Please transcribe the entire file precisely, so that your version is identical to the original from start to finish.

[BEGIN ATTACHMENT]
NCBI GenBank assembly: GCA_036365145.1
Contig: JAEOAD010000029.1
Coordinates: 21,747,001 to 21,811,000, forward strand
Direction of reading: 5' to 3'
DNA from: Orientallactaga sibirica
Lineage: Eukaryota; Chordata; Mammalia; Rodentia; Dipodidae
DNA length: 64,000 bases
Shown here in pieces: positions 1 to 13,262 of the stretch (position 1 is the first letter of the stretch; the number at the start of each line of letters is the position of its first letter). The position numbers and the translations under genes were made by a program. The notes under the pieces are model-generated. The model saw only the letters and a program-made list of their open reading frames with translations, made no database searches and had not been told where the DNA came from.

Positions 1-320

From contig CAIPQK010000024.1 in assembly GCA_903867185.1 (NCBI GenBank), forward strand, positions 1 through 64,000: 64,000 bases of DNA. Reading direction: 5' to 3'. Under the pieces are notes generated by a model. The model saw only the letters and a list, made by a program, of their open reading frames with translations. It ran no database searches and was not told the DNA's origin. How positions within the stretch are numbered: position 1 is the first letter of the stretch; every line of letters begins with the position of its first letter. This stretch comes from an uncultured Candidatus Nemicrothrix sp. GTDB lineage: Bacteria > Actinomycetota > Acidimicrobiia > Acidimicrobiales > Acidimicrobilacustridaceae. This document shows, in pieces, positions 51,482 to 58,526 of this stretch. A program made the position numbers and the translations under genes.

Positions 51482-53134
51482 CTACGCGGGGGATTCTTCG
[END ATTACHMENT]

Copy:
NCBI GenBank assembly: GCA_036365145.1
Contig: JAEOAD010000029.1
Coordinates: 21,747,001 to 21,811,000, forward strand
Direction of reading: 5' to 3'
DNA from: Orientallactaga sibirica
Lineage: Eukaryota; Chordata; Mammalia; Rodentia; Dipodidae
DNA length: 64,000 bases
Shown here in pieces: positions 1 to 13,262 of the stretch (position 1 is the first letter of the stretch; the number at the start of each line of letters is the position of its first letter). The position numbers and the translations under genes were made by a program. The notes under the pieces are model-generated. The model saw only the letters and a program-made list of their open reading frames with translations, made no database searches and had not been told where the DNA came from.

Positions 1-320

From contig CAIPQK010000024.1 in assembly GCA_903867185.1 (NCBI GenBank), forward strand, positions 1 through 64,000: 64,000 bases of DNA. Reading direction: 5' to 3'. Under the pieces are notes generated by a model. The model saw only the letters and a list, made by a program, of their open reading frames with translations. It ran no database searches and was not told the DNA's origin. How positions within the stretch are numbered: position 1 is the first letter of the stretch; every line of letters begins with the position of its first letter. This stretch comes from an uncultured Candidatus Nemicrothrix sp. GTDB lineage: Bacteria > Actinomycetota > Acidimicrobiia > Acidimicrobiales > Acidimicrobilacustridaceae. This document shows, in pieces, positions 51,482 to 58,526 of this stretch. A program made the position numbers and the translations under genes.

Positions 51482-53134
51482 CTACGCGGGGGATTCTTCG